Friday 3 Oct 2008
IMPROVING THE RAILWAY IN DEVON AND CORNWALL
Work begins on Monday 5 October on the Gunnislake branch line (Tamar Valley Line) for a week (excluding weekends), involving the replacing of life-expired rails, timbers and sleepers. The line will be closed from Monday 5 October until Friday 10 October, with replacement bus services running.
Chris Rayner, Network Rail’s territory maintenance director for the area, said: "This crucial investment is part of Network Rail’s commitment to provide an efficient and reliable railway for passengers in the region. We have worked closely with First Great Western to plan this work 18 months in advance and to ensure that disruption is kept to a minimum for rail travellers during this essential annual maintenance work."
Improvement work will also be carried out at:
Falmouth Branch (Maritime Line): 13 – 17 October and 20 – 24 October
Torquay Branch: 27 – 31 October
Looe Branch (Looe Valley Line): 3 – 7 November
Barnstaple Branch (Tarka Line): 10 – 14 November and 17– 21 November
St. Ives Branch (St Ives Bay Line): 24 - 28 November
Newquay Branch (Atlantic Coast Line): 8 - 12 December
Julian Crow, First Great Western's Regional Manager, said: "We hate to disrupt the journeys of our customers, but the engineering work is essential so that passengers in Devon and Cornwall can benefit from a more reliable and efficient service. We have worked closely with Network Rail to minimise the impact on our customers' journeys and have provided alternative services to bring passengers to their destinations."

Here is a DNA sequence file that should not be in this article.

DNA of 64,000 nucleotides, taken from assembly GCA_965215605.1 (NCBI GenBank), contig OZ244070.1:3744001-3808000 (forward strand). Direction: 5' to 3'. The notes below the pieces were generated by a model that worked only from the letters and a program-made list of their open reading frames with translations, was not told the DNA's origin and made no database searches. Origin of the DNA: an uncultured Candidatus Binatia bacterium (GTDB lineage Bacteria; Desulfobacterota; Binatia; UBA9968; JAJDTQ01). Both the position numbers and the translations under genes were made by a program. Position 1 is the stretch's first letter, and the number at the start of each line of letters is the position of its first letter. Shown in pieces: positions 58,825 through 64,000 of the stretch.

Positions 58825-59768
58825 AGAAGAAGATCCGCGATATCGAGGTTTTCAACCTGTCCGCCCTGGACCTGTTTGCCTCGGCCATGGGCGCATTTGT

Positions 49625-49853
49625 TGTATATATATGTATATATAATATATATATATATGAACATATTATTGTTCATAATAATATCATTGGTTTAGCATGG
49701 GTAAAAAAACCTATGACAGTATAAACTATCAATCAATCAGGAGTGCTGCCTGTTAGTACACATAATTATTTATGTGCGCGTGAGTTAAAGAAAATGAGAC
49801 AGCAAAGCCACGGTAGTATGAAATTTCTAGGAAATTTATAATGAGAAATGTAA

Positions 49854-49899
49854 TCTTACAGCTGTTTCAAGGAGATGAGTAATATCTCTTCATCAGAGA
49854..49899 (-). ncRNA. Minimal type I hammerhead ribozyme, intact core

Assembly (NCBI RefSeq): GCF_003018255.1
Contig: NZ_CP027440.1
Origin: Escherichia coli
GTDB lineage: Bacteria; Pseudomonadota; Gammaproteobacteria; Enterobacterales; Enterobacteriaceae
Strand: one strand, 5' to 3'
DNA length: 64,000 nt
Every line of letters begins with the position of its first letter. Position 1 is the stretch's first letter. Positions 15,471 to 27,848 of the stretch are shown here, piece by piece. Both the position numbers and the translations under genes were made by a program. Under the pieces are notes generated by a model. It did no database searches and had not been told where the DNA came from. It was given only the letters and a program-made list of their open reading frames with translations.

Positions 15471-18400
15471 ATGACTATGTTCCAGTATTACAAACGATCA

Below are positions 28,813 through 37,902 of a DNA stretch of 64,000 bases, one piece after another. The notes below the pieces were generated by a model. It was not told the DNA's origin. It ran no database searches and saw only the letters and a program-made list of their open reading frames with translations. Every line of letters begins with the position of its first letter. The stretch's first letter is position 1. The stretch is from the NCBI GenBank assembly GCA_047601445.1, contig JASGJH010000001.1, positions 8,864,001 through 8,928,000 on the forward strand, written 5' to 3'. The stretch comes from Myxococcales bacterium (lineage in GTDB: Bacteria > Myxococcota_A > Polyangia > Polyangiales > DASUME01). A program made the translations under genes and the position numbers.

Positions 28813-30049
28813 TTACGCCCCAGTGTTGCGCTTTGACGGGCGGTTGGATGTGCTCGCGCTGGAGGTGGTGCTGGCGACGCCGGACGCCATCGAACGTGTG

Alternative services will be provided and details of these services will be available at stations. Customers are advised to always check journey details with the National Rail Enquiries on 08457 484950 before travelling.
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About Network Rail
We own, operate and develop Britain's railway infrastructure; that's 20,000 miles of track, 30,000 bridges, tunnels and viaducts and the thousands of signals, level crossings and stations. We run 20 of the UK's largest stations while all the others, over 2,500, are run by the country's train operating companies.
Usually, there are almost five million journeys made in the UK and over 600 freight trains run on the network. People depend on Britain's railway for their daily commute, to visit friends and loved ones and to get them home safe every day. Our role is to deliver a safe and reliable railway, so we carefully manage and deliver thousands of projects every year that form part of the multi-billion pound Railway Upgrade Plan, to grow and expand the nation's railway network to respond to the tremendous growth and demand the railway has experienced - a doubling of passenger journeys over the past 20 years.